Pantophobia: extreme, persistent anxiety triggered by many different situations, or anticipated situations. Perhaps this would characterise the economic year thus far. It would be fair to say that 2023 has been a period during which anxiety triggering events could have happened but have not. A period where we have tripped over, but the fall has not been as nasty as it could have been. Based on news headlines, 2023 might have tasted as bitter as 2022: Four U.S. banks fell, alongside one in Europe; there was much angst about the debt ceiling dilemma; anxiety spiked around geopolitical uncertainty; and inflation proved tougher to control than anticipated. Locally, our feet are full of holes as we shot recklessly. Yet, we are all still standing, even if we may be limping a bit.
Looking ahead Geopolitical and societal polarization and a rewiring of global supply chains could drive-up production costs. Added to this we see government policies attempting to navigate the transition toward a low-carbon economy which will initially drive-up energy costs. An aging population in economic hubs results in an ever-rising portion of the population past retirement age, resulting in worker and skill shortages. The resilience shown in the global economy will need to be sustained. Courage and upper-rung thinking will be in demand.
Yet, Global equity markets pushed higher during the month of June, largely driven by stronger than expected economic data, which reflected a resilient economy, despite the higher interest rate environment.
Boosted by a hand full of mega cap tech names we are familiar with: Microsoft, Alphabet, Meta, Amazon, Apple and Nvidia, the widely quoted market-cap weighted version of the S&P 500 Index is positive 9.5% year-to-date. Technology stocks in the US and AI enthusiasm led the way for the best first half-year performance on the Nasdaq Composite since the early 80’s.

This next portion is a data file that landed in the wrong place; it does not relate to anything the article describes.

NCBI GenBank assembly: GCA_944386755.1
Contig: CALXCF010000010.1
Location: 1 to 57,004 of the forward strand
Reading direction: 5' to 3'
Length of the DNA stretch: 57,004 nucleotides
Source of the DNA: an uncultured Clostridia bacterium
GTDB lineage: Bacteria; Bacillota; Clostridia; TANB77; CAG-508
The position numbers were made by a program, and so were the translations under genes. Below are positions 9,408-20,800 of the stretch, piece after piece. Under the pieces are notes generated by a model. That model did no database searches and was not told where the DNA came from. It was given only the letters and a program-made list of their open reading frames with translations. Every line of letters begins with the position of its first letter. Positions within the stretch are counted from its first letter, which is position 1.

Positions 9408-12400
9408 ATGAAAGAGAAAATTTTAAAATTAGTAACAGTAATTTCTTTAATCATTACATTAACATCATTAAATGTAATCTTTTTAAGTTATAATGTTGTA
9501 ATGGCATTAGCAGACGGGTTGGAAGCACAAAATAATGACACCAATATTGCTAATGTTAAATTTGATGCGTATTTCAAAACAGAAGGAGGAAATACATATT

So, what has sparked AI’s ascent? An explosion in computational power and data, semiconductors and generative Artificial Intelligence as well as advances in machine learning, the closest thing to human intuition in computers.
Surprisingly to some, recent US hard data remained robust. Core retail sales and core durable goods orders were both marginally stronger than expected, while housing activity, home sales and building permits, also rebounded. It is prudent however to note that an equal-weighted version of the S&P 500 Index was down in capital terms in the five months to the end of May, suggesting that the broader concerns about the underlying economy have not vanished. We must keep an eye on the tentative signs of a cooling labour market which is also evident. The unemployment rate increased to 3.7%, while jobless claims briefly rose to late-2021 levels. We will watch this crucial economic indicator with keen interest.
Downwardly revised GDP figures showed that the euro area entered a technical recession in the first quarter, while the monthly UK GDP data revealed a modest expansion. Germany drifted into a recession in the first quarter of 2023, weighed down by a tough domestic property market and a global manufacturing slowdown. But eurozone unemployment in April hit a new record low extending back to 1998.
Inflation has been such a prominent theme in 2023 that it warrants its own commentary. Globally, there are positive metrics suggesting that we are winning the inflation war. Central banks, however, remain cautious and have generally committed to keep lending rates higher for longer.